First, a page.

The results might be surprising, since — compared to the likes of the Netherlands or Scandinavia — Spain rarely comes to mind as being particularly pro-LGBT. But the conclusion comes from an extensive 40-country survey conducted by the reputable Pew Research Group which asked respondents to discuss the morality of various issues, ranging from marital infidelity and divorce, to gambling, premarital sex, and abortion.
Of the Spaniards interviewed, 55 percent said homosexuality was morally acceptable, compared with six percent who said it was unacceptable and 38 percent who answered that it’s “not a moral issue” to begin with. These results actually match with another Pew study from 2013, which similarly concluded Spain to be the most LGBT-tolerant country in the world on the percentage of participants who believed homosexuality should be accepted by society.
The famously LGBT-friendly nations of Northern Europe weren’t part of the survey, although I imagine they’d make up most of the top ten as well. Although a predominately Catholic country, Spain’s high ranking reflects a generally relaxed attitude towards homosexuality and other social mores, which coexists with a fairly high rate of Catholic identity (perhaps more culturally than piously nowadays). The country was among the first to legalize same-sex marriage in 2005, and hosts some of the largest pride parades in the world.
After the U.S. was Brazil, Mexico, Israel, Poland, and Greece. The fairly high ranks for Japan, Italy, and Argentina may seem surprising, given that these countries are generally viewed as being socially-conservative by developed-world standards (and of them only Argentina has legalized same-sex marriage, in 2010).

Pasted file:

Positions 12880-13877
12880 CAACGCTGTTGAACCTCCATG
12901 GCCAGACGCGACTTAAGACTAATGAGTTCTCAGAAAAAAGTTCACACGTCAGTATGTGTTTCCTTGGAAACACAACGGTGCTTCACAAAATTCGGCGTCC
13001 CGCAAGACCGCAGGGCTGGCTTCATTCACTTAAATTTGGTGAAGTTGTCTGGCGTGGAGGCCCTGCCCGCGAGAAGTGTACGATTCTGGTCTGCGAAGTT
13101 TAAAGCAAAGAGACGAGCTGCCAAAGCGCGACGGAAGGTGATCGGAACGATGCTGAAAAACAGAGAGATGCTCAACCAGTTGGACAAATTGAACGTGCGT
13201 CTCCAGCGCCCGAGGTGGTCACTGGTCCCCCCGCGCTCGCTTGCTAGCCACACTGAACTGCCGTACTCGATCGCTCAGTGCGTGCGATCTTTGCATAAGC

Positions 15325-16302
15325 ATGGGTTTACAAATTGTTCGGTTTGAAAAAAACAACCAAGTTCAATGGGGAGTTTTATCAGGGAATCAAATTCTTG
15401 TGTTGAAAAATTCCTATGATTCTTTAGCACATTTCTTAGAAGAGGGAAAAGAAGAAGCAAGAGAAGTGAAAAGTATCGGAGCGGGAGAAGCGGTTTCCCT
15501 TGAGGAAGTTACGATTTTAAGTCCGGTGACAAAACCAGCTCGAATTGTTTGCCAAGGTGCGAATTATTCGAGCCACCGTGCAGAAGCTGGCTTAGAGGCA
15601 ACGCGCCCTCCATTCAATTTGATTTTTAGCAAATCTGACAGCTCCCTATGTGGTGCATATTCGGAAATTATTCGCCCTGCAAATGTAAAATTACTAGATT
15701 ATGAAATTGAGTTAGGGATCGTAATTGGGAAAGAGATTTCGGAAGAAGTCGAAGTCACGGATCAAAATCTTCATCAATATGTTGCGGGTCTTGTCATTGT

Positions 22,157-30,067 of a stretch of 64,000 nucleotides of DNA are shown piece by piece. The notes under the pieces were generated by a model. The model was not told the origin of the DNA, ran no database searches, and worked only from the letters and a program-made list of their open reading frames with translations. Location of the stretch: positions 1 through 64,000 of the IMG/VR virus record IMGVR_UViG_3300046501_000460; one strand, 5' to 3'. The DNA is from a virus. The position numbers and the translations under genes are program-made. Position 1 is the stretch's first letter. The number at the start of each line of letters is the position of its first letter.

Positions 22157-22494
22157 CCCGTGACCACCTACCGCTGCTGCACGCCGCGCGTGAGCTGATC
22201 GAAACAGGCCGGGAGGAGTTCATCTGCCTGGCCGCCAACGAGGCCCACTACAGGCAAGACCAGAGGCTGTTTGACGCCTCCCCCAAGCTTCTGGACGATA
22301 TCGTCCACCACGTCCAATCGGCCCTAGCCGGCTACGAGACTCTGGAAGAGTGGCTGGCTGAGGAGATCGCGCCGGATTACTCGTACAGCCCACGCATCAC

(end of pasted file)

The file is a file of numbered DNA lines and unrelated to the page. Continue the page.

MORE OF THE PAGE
However, attitudes in these societies, as elsewhere, are changing — although viewing the rest of the countries polled would suggest they’re only high relative to the lowest-common denominators. Moreover, just because one doesn’t see homosexuality as immoral, doesn’t mean they don’t have stereotypical or negative views about it in some other sense (regarding gays as effeminate, lesbians as man-haters, etc). Of course, progress is progress even if there’s a ways to go.
The PolicyMic article makes the following assessment:
It’s important to note that the rankings are based on percentage of respondents who classified homosexuality as morally unacceptable. The United States had a surprisingly high number of respondents claim homosexuality was morally unacceptable — 37% — however, another 35% claimed it was “not a moral issue.”
Meanwhile, the Czech Republic had the highest overall percentage of respondents claim homosexuality was morally acceptable, edging out Spain with 56%. However, 14% of Czechs surveyed said it was unacceptable.
Countries with the lowest tolerance, according to the survey, included Ghana and Russia, where 98% and 72% of citizens replied that homosexuality was morally unacceptable, respectively.
The lowest-scoring countries after Ghana were Jordan, Egypt, Palestine, Uganda, and Indonesia — none of which are entirely surprising, given the correlation between high rates of religiosity and negative perceptions towards LGBT people. However, relatively secular places (by global standards) such as China, South Korea, and Russia were also in the middle-to-bottom part of the list. Attitudes towards gays, lesbians, and other marginalized groups are influenced by many different factors beyond religion, some of which may be unique to the country in question.
There are many other caveats and observations that can be made, but I sadly do not have the time to offer them. As always, please weigh in at your leisure.